in this country is not governed by reason.
OT - Federal bankruptcy law vs. pensions backed by state constitution
Take to the sea!
I'm not a lawyer either. My understanding is that states can write whatever they can get passed into their constituion. But if they write something that cannot be upheld on the federal level, then it will obviously fail when it is challenged accordingly. Take, for example, the recent marijuana laws in some states.
Can Michigan bail out Detroit? Of course it can, if it is willing to divert it's tax revenues. Do the majority of the voters in Michigan wish to do so? Is it political suicide to propose to do so?
I'm betting on the 10 cents on the dollar scenario. And they may be lucky to get that much. Detroit is only the first of many, public and private. Sometimes, it's good to be first. Especially when the line will grow long.
The PBGC does not have nearly enough money to pay 10 cents on the dollar for everything that is currrently underfunded in the private sector. And the public sector? IL? CA? And that's with the market at an all time high. What happens if it crashes:
The governments next move will be to roll everyone's 401 into the new "Social Security" program.
It's the only trough left big enough to feed the hogs.
no politician will get elected on the premise of paying 100% of Detroit pensioners. It won't happen. Michigan will not pay, unless the Federal Government makes them (which would be a relief to the politicians).
I don't think the Federal Government wants to touch this with a 10' pole. They can pay, but what happens to the other (mid to larger) cities that are on the brink of defaulting? If the government pays now, that's sending a bad message to all of them.
Unfortunately, the pensioners get screwed and the gov't maybe can create a special social security payment to make up for this.
We never should have constitutionally guaranteed anyone's pension.
when they hit retirement age? Without a pension they would be on public assistance so either way we are paying for them.
They won't get rid of them entirely. Just reduce the payout and increase the amount the retirees have to pay for medical. Not sure if court will determine exactly what future payouts would be but what I've heard kicked around is that those with the more expensive pensions will be cut harder than those receiving less and early retirees who either can or did get other jobs after they retired will be hit hard.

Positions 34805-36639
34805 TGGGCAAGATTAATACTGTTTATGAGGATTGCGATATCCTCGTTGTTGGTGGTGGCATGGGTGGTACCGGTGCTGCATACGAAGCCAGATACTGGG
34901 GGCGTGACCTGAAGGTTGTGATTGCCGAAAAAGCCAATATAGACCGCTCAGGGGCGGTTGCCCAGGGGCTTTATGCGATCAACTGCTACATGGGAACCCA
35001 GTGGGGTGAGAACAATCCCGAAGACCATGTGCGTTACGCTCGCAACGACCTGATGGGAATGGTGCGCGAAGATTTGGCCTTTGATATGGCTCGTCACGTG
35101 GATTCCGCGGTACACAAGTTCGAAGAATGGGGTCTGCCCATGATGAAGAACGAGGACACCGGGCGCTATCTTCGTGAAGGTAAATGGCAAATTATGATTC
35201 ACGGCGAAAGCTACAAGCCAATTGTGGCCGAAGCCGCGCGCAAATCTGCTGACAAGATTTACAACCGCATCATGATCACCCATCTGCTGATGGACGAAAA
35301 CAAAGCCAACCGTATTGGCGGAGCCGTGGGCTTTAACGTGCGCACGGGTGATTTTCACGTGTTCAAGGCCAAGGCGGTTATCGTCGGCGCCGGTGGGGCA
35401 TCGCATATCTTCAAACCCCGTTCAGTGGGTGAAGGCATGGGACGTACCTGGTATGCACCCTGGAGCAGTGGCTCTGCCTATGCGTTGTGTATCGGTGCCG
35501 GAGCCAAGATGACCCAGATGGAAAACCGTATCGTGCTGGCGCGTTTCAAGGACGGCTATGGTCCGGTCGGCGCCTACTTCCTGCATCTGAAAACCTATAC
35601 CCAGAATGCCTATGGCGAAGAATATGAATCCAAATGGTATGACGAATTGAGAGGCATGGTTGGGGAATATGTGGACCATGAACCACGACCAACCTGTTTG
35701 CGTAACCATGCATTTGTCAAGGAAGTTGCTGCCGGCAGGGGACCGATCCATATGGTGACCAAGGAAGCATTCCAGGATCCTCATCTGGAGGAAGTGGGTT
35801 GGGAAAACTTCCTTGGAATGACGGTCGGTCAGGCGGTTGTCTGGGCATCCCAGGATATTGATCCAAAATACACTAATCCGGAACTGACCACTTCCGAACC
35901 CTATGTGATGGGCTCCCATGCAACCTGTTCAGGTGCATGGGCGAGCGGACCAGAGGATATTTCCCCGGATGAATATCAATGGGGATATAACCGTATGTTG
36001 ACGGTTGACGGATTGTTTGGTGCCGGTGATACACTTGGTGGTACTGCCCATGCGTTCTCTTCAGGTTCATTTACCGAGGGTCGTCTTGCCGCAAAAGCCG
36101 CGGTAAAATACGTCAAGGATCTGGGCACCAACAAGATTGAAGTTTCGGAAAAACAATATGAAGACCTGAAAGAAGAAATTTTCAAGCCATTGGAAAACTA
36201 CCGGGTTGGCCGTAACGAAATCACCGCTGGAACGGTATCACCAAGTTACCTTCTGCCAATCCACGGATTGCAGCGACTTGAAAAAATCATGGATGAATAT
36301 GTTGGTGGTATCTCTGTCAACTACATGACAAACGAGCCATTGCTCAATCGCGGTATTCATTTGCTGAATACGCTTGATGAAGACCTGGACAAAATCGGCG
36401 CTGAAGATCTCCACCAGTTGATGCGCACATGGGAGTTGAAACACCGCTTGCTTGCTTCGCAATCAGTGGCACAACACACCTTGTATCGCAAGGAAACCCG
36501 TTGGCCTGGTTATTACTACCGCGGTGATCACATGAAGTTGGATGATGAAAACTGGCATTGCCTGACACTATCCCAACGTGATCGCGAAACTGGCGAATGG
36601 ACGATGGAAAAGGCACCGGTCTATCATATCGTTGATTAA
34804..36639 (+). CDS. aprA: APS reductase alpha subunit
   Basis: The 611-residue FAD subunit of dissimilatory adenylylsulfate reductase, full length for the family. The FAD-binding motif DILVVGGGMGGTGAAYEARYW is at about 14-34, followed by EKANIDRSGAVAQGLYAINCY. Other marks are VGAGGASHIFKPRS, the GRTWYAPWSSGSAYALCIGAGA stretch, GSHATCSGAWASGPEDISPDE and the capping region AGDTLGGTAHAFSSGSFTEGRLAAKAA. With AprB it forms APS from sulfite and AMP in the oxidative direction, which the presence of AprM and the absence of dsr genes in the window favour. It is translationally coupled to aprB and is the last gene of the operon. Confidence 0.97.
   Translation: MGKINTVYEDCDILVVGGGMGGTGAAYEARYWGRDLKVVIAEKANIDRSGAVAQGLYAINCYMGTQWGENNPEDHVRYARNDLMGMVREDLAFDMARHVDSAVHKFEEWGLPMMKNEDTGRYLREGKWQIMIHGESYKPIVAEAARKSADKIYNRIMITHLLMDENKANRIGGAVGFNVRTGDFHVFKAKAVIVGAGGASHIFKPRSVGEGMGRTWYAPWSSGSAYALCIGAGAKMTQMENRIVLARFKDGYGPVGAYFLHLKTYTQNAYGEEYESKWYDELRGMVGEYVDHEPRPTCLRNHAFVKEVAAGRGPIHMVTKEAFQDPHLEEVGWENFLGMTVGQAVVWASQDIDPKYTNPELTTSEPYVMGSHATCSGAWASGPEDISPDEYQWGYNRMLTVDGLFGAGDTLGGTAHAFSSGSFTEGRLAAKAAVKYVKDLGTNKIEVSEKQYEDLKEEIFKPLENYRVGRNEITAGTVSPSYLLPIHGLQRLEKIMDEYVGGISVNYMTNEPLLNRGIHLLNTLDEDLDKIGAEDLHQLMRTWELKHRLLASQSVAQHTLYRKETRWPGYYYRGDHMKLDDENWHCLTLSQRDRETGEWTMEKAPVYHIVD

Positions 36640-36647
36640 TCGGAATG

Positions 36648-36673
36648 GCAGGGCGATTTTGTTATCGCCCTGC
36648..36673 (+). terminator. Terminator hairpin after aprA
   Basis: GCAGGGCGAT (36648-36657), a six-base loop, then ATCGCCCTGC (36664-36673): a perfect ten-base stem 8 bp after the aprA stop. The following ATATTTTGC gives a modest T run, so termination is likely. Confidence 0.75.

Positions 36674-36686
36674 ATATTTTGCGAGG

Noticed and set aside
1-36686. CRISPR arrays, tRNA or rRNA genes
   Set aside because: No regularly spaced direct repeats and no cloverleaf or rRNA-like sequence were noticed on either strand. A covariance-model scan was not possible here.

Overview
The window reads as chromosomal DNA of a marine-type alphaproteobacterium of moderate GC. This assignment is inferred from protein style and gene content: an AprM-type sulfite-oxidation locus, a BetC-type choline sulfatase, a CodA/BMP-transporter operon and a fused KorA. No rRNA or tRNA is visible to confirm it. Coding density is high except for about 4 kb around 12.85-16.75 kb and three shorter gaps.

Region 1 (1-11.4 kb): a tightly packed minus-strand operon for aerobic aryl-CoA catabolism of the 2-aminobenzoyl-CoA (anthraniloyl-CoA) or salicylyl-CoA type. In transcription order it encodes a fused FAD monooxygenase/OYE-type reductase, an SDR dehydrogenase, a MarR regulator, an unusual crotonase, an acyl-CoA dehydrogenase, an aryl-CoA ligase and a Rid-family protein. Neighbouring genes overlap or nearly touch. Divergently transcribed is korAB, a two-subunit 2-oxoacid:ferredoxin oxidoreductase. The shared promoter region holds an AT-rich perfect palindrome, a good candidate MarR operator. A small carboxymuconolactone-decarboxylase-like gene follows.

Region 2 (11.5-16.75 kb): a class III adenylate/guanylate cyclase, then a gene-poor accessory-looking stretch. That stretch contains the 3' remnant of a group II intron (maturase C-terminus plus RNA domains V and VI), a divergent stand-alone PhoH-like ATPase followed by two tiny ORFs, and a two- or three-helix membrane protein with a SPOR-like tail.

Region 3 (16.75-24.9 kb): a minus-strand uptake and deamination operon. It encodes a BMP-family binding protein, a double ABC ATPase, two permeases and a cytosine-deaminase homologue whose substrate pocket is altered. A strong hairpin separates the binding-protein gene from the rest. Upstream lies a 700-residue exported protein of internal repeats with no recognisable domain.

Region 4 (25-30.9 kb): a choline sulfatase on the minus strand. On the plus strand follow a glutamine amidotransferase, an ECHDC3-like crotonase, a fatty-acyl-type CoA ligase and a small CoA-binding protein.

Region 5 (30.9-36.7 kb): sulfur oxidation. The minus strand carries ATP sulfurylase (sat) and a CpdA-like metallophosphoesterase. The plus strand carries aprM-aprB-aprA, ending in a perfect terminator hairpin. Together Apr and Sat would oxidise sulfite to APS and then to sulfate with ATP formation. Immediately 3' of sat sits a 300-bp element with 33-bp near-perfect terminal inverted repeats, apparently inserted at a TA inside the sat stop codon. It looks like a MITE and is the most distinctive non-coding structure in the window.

Believe me, this sucks. I wish none of these guys had to take a hit but the pension funds are like $3 billion underfunded due to mismanagement of the fund and the fact that there isn't enough income coming in to the City to support all the retirees. There really is no choice.
Orr was offering 10 cents on the dollar. That's reprehensible, IMO.
On what basis? Is the extra money needed to pay more just supposed to magically appear from somewhere?
I'm not sure I understand your question. I think you're asking "on what basis is it reprehensible."
I would argue that it's reprehensible on both moral and ethical bases. I don't think people are really stopping to consider the magnitude of human suffering that is about to occur. As a poster below pointed out, most public sector retirees are not eligible Medicare. They are also sometimes ineligible for social security, or have their benefits reduced. Additionally, consider that workers took lower annual salaries in exchange for higher deferred compensation in the form of pensions and health care benefits.
And yes, some of these people will be eligible for Medicaid, but consider the implication of their eligibility. It means that they will literally have been impoverished by this bankruptcy. In order to be eligible for Medicaid must be at 133% or less of the federal poverty line.
You've made a separate point that there simply isn't enough money to go around. Fair enough, and I think it's clear that nobody is going to get 100% of what they're owed. But offering 10% to people who need these benefits to maintain a decent standard of living is laughable. No amount of cynical posturing about hard realities will change that.
Orr has to make tough decisions based on the hand dealt. It is ridiculous for you to suggest he is immoral and unethical to offer only 10 cents on the dollar. The city is in a tough spot and is insolvent -- meaning it does not have enough money to pay what it owes to lots and lots of companies and people and those companies and people are absolutely going to get screwed and paid out at pennies on the dollar. The real immoral and unethical activies here are the decades of mismanagement and corruption that has destroyed the once-great city of Detroit.
The real immoral and unethical result is the wealth transfer to the stakeholders at Miller Canfield and Jones Day.
Yeah, they should totally work for free. /s
$11bn filing. Their fees are a (big) rounding error. It generally is money well spent to hire capable professionals to do it right.